Despite my dedication to promoting the Lab Lit genre, I’ve always been an avid science fiction fan too. I admire how a good dystopian tale can transport you into a terrifying alternative future so convincingly that when you emerge from the spell, the relief of having escaped this fate (so far) can linger for days.
I felt a little bit like that after seeing the film “Don’t Look Up” (spoilers follow). It had its flaws, but the agonising run-up to the loss of our beautiful world – and then its terrifying execution – were so well portrayed that, weeks later, I’m still wandering around on my morning walks giving quiet thanks for the sky, the trees, the birds, and everything else we humans haven’t quite managed to ruin.
(As an aside, “Don’t Look Up” also had some nice lab lit qualities at the beginning. We see the world-weary astronomy PhD student clock into her telescope session, headphones on and utterly blasé – until she discovers the new comet. Then she claps her hands together and gasps with joy like a child. I think all scientists have been there.)
I’ve got a lot to learn about mastering the art of dystopian fiction, but I had the chance to practice when I was invited to take part in the anthology Vital Signals, from NewCon Press. Out on 25 February and available for preorder now, the collection offers visions of our potential future and draws attention to how science and technology might alter us as a species. There are lots of great authors in the collection and it’s been beautifully produced and edited.
I contributed to the “Disease” section of the anthology with a new story called “The Needs of The Few” (my early geeky childhood TV viewing showing through there). This short fiction imagines one possible extreme consequence of antibiotic stewardship, which is our current policy of not over-using the antibiotics that still work because we are running out of alternatives. The global antimicrobial resistance (AMR) crisis, predicted by Alexander Fleming back in the 1940s, is still a serious issue to this day and growing worse. The crisis was caused by flagrant abuse of these miracle drugs over many generations – taking antibiotics for non-bacterial illnesses, not finishing the full course of an antibiotic prescription, dosing livestock wholesale to prevent infection. Each inappropriate dose selects bacteria that are naturally resistant to the drug, and allows them to thrive and take over until inevitably, the drugs we have no longer work. Add to this the stalled pipeline of antibiotic discovery and the sheer difficulty of devising new ones, and you can see why stewardship is deemed necessary. This tenant means that all antibiotics, and especially any newly discovered ones, must be used sparingly and only when absolutely essential.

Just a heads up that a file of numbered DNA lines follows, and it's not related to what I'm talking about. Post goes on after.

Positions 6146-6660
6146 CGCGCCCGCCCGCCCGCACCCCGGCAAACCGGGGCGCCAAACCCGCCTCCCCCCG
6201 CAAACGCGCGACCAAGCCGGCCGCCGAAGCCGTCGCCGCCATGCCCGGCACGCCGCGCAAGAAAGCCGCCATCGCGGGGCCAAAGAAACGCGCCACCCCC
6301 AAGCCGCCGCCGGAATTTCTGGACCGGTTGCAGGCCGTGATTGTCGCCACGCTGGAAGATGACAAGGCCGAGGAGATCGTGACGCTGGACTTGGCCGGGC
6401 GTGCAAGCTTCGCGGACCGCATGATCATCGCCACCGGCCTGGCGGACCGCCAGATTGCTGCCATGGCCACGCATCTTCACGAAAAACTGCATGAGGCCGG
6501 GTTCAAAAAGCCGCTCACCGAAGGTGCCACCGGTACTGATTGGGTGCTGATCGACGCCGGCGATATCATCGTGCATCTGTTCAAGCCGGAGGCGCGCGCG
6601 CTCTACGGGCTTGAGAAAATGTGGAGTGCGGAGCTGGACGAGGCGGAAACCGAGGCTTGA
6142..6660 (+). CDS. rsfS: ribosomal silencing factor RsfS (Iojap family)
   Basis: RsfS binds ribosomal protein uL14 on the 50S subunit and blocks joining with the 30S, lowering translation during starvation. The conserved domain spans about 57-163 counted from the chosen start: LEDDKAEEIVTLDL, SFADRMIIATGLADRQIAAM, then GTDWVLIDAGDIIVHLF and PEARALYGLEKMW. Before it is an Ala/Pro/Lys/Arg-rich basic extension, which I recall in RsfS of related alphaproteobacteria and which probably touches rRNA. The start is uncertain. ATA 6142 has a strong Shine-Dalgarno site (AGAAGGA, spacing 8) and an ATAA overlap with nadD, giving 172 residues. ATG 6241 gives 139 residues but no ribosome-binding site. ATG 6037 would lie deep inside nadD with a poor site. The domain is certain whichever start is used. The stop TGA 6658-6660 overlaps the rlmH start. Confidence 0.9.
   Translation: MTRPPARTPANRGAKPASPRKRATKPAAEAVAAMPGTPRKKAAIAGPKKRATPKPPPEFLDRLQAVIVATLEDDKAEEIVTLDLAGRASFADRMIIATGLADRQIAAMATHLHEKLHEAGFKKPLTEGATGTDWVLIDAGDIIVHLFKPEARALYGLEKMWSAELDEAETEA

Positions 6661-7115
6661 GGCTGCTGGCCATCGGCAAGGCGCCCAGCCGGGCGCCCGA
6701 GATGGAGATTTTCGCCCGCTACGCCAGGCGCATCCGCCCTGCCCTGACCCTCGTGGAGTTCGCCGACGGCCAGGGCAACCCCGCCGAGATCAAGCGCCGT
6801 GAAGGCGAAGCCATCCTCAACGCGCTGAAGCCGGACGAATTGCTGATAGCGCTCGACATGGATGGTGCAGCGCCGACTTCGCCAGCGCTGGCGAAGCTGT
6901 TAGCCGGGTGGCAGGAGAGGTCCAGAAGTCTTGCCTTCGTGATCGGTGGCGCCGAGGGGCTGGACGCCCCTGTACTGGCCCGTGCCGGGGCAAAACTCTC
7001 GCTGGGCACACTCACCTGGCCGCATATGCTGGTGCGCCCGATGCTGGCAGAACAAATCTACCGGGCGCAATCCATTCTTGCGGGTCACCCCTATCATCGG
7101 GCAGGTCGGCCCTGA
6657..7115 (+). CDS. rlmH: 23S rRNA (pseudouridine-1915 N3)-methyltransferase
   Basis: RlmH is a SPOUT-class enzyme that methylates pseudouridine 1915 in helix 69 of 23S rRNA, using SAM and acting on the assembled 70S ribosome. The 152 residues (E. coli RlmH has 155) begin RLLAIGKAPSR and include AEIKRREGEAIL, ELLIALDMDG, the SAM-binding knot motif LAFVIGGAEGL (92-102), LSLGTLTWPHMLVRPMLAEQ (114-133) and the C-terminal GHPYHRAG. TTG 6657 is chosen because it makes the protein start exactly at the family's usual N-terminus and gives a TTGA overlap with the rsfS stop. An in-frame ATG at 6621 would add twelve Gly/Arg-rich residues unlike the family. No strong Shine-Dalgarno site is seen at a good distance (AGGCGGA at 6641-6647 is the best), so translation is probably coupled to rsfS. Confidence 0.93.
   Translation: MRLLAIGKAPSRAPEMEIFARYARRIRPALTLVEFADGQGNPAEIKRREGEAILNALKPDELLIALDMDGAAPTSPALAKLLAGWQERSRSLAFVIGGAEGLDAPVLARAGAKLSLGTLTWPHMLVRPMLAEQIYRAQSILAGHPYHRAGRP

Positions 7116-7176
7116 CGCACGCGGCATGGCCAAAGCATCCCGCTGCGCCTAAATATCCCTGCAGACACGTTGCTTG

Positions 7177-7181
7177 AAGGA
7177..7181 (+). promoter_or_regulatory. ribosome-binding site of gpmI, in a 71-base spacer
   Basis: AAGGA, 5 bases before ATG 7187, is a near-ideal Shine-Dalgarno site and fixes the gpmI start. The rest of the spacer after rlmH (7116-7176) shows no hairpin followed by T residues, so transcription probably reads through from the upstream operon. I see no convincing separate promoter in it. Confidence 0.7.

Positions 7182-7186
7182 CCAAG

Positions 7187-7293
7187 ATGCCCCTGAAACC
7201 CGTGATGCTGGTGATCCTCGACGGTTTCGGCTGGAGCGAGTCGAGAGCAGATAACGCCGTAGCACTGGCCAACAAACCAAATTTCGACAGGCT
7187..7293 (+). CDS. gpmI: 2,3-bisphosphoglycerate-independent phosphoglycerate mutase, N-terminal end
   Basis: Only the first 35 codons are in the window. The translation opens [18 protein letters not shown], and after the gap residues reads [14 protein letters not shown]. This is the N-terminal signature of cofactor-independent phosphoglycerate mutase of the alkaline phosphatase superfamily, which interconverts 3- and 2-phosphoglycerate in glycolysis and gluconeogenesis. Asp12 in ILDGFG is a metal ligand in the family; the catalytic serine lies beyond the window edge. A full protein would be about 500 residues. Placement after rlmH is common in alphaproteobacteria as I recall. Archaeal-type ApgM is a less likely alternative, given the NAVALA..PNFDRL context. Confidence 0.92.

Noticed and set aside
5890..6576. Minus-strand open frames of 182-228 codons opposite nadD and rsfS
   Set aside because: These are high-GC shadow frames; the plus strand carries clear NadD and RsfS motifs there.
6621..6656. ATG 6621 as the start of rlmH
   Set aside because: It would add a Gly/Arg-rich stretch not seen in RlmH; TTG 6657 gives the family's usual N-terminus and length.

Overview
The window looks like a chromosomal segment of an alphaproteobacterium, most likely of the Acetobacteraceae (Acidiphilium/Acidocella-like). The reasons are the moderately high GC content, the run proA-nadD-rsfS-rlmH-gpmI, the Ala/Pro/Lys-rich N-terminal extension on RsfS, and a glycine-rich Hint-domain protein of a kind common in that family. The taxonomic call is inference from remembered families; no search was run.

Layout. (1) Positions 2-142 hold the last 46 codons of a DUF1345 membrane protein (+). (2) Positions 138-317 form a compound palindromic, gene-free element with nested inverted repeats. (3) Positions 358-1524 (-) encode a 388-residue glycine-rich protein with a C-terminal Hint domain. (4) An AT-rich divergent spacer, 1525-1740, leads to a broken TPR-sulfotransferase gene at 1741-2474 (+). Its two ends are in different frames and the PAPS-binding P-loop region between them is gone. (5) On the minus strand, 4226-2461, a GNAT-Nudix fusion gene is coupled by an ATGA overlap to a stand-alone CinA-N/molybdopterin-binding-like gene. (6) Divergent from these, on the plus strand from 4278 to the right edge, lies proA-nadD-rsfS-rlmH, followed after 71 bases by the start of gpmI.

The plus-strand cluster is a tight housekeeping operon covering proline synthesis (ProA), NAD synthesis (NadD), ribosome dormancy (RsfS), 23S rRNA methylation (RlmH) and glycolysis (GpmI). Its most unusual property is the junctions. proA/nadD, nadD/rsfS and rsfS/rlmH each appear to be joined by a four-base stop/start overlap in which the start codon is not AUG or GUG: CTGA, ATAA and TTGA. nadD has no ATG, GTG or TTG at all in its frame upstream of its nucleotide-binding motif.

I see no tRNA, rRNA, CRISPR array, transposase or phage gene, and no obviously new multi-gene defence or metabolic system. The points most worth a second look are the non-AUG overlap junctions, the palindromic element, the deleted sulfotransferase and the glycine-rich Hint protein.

Stewardship is a very sensible policy in principle, and badly needed, but a rigorous, one-size-fits-all interpretation may deny people antibiotics who genuinely need them. I’m thinking in particular of people who suffer from chronic urinary tract infections that don’t register on the old-fashioned diagnostic tests, either because they are low-grade or because the tests themselves can be very insensitive. Many such people with genuine symptoms of infection are sent home from clinical consultations without a prescription, and continue to suffer, some so terribly that they cannot work, cannot leave their houses, cannot sustain a relationship – or, in some tragic extreme cases, cannot face living any longer. In this unfortunate situation, a disease with suboptimal diagnostics has collided with the idealogical force of a stewardship policy that is sometimes, in my view, too rigorously enforced.
But what, I wondered, would happen if the need for rigid stewardship suddenly became species-imperative? What if a deadly bacterial pandemic swept the world (I wrote this story before COVID19 came on the scene), and only one newly-discovered antibiotic could cure it? And what if you were a scientist who had dedicated her life to curing diseases, and had the means to break the law to help people with infections that weren’t “important enough” enough to risk treatment?
If you want to find out more, do pick up a copy.